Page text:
Bottled water is a common purchase in developed countries.
53 billion gallons are consumed each year.
But given the developed world's access to clean tap water, is it worth the cost?
Prof Tim Lang, London City University, UK – "Bottled water really ultimately is an energy waste, it's energy being used to transport it to us, energy reflected in the plastic bottles which are thrown away and go into landfill or if it's glass even worse, huge amounts of energy being generated and used in the making of it, all to throw it away, all to pee it out, I mean think of it, you can get water through a tap."
Bottled water is up to 10,000 times more expensive than tap water.
And the carbon footprint of a bottle of water can be over 600 times higher.
Tap water is piped to homes from relatively local supplies, whereas bottled water can be shipped around the world, using huge amounts of fossil fuel in its transportation.
The majority of bottles are made from plastic that is produced using yet more fossil fuels.
Dr Richard Thompson, University of Plymouth, UK – "These packaging materials are used once and then thrown away, and yet the plastic that's used to make those materials will last in the environment for hundreds if not thousands of years."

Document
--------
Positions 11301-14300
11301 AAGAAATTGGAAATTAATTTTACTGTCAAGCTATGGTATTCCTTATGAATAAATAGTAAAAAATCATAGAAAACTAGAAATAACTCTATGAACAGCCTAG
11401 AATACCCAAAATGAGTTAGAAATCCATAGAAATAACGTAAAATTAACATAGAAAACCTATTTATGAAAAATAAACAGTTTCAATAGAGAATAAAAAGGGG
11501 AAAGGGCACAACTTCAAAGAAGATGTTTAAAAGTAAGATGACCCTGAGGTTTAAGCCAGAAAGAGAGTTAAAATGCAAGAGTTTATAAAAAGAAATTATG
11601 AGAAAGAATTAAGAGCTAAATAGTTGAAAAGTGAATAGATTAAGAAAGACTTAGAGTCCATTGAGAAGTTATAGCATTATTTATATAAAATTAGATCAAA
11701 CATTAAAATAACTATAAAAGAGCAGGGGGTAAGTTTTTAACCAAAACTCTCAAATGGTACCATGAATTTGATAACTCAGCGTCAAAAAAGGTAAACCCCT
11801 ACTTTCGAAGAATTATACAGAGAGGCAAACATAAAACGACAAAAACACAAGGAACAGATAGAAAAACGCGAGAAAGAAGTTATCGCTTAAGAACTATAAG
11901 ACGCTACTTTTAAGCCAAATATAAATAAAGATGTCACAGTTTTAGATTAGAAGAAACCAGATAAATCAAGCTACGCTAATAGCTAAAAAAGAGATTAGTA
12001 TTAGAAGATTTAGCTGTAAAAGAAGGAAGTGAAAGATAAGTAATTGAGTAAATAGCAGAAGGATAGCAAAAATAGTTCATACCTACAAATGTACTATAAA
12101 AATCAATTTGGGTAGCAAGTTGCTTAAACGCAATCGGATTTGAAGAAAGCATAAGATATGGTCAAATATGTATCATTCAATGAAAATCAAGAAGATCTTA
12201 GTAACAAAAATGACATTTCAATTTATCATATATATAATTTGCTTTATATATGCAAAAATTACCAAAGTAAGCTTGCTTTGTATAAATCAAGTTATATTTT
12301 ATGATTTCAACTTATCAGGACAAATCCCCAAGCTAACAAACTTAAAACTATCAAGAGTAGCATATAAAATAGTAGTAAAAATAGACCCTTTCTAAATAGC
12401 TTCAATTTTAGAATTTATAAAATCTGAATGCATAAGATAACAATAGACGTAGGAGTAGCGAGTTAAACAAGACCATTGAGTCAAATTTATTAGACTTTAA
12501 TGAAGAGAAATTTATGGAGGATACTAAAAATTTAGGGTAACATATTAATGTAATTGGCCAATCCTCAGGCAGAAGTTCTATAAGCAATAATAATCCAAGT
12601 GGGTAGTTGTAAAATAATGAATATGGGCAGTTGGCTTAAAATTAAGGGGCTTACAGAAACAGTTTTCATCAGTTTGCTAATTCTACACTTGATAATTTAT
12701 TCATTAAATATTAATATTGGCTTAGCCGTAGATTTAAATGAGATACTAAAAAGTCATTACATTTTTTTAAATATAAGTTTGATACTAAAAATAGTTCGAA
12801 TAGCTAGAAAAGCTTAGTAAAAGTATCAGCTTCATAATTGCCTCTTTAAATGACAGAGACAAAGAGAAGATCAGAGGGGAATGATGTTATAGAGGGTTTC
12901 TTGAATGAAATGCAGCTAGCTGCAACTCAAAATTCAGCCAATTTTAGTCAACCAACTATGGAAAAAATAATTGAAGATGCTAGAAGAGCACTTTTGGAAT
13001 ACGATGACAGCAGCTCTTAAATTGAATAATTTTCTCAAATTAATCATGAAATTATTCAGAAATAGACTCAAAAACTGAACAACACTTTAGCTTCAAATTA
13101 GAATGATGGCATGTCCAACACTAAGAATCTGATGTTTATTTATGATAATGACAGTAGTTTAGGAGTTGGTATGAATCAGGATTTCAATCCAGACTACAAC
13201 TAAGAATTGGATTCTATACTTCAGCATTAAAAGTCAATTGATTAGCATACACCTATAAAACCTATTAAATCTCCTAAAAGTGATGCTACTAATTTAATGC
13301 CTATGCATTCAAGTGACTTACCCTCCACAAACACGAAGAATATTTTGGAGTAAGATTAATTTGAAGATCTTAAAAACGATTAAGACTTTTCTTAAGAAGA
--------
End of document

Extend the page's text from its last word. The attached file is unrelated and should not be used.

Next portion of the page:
Phil Woolas MP, Former UK Environment Minister – "I think it borders on morally being unacceptable to spend hundreds of millions of pounds on bottled water when we have pure drinking water, when at the same time, one of the crises that is facing the world is the supply of water, there are many countries in the world who unfortunately haven't got pure tap water, we should be concentrating our efforts on putting that right."
The bottled water industry is working on improving its environmental impact.
Planting trees to offset the carbon that they produce.
Switching to renewable energy in production and transportation.
Providing clean drinking water for developing countries.
And reducing or recycling the amount of plastic in bottles.
But, bottled water will continue to contribute to pollution and emissions until consumers make the choice to switch to tap.